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Teenagers Don’t Have To Go It Alone: These Self-Help Books For Teens Can Help

Fostering a love of reading in our children has many benefits, some of which new parents may not even realize. For example, when a child reaches those hard-to-navigate teen years, turning to self-help books that are written for teenagers may help them in immeasurable ways. Teenagers may find it hard to express their innermost insecurities and knowing how to scout out the right self-help guide is an invaluable skill that every kid should learn.

Some of the best self-help books for teenagers include:

 “Don’t Sweat the Small Stuff, and It’s All Small Stuff ” — a teen-friendly book written by Dr. Richard Carlson. This collection of wise and practical ways to cope with the daily stresses of life is written to resonate with youth. Dr. Carlson presents ways of looking at things that usually requires a lifetime to learn. A believer in focusing on gratitude, generosity and kindness, Dr. Carlson holds a doctorate in psychology and is a psychotherapist and spiritual guide as well as author of 30 books.

Dont Sweat The Small Stuff


 ” The PTSD Workbook for Teens: Simple, Effective Skills for Healing Trauma ” — a paperback guide for teens who have suffered painful experiences or have been exposed to trauma. If flashbacks, problems sleeping or fears of always being in danger are present, the sufferer is exhibiting signs of having post-traumatic stress disorder (PTSD.) Although this guide is geared toward teens, the tools it provides can be used by adults as well.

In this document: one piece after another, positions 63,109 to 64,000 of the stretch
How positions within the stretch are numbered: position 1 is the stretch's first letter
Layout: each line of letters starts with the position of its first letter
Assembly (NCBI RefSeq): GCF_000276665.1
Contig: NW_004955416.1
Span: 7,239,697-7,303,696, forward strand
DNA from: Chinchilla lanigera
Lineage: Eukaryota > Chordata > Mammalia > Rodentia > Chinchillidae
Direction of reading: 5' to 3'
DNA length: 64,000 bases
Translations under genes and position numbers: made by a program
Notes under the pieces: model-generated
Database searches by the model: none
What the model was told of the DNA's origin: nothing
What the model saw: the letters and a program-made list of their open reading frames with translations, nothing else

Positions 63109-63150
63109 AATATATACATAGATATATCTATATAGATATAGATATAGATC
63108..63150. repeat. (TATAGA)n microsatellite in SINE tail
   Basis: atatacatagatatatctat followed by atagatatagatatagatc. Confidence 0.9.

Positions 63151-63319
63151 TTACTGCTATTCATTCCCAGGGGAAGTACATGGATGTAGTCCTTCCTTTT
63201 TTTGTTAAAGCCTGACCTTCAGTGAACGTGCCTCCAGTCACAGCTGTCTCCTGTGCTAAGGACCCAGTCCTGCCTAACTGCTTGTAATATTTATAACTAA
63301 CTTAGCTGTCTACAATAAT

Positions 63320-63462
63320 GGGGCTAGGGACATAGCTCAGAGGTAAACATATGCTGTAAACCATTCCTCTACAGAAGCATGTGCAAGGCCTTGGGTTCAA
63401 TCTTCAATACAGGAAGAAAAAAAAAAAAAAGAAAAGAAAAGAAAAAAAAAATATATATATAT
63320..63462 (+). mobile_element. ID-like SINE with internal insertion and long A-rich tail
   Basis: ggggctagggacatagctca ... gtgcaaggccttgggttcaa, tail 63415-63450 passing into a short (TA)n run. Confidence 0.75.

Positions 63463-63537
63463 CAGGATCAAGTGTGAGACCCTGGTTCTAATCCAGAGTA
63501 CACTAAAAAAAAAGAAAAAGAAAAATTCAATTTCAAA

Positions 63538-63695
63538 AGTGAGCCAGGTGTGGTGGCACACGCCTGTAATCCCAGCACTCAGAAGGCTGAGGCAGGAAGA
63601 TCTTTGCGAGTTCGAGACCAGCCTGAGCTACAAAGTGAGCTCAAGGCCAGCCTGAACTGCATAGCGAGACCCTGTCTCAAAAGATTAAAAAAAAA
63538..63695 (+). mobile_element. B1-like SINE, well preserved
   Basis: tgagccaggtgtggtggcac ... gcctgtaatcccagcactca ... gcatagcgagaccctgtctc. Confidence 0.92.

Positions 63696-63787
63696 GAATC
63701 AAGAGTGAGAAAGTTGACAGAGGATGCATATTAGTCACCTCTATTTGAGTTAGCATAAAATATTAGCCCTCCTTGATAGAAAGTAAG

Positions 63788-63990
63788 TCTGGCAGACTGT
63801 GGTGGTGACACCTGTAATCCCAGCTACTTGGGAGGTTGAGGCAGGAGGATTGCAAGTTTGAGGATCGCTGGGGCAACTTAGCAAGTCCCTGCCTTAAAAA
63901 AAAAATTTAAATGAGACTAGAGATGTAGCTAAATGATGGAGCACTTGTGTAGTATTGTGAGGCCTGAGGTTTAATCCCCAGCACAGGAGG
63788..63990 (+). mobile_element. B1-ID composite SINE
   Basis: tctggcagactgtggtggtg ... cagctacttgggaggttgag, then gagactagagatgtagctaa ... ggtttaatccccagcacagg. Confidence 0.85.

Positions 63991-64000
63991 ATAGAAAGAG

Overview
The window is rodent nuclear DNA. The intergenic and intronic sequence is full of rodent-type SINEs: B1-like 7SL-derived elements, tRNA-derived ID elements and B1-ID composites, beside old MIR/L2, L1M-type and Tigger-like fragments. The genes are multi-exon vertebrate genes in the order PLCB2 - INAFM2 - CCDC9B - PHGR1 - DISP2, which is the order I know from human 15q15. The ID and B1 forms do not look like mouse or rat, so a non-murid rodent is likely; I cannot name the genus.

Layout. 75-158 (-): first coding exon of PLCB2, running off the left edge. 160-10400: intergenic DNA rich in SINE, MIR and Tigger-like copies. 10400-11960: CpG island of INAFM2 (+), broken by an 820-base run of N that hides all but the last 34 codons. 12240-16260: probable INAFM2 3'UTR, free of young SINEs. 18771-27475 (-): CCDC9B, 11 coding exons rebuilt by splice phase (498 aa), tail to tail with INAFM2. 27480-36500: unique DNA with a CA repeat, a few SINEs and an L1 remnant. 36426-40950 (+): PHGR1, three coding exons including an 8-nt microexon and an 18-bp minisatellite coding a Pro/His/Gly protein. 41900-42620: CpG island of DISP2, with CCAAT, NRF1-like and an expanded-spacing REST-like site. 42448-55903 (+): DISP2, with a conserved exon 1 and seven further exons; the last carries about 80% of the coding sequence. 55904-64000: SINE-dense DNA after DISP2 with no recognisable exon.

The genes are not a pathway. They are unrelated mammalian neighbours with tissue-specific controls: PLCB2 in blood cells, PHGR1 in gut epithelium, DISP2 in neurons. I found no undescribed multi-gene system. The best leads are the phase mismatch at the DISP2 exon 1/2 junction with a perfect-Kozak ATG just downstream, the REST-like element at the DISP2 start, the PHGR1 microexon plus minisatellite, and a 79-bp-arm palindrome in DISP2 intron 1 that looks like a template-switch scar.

PTSD workbook for teens


 ” The 7 Habits of Highly Effective Teens ” — written by Sean Covery. This book is a 1998 bestseller and covers steps to adopt from being proactive to renewing yourself on a regular basis. Seven simple rules to live by, which are the building blocks for creating a successful life, are spelled out in easy-to-digest form.


7Habbit of highly effective teens

 ” Too Stressed to Think? A Teen Guide to Staying Sane When Life Makes You Crazy ” — two authors, Annie Fox and Ruth Kirschner, collaborated on this guide to dealing with negative stressors whether they occur at home, school or at the shopping mall.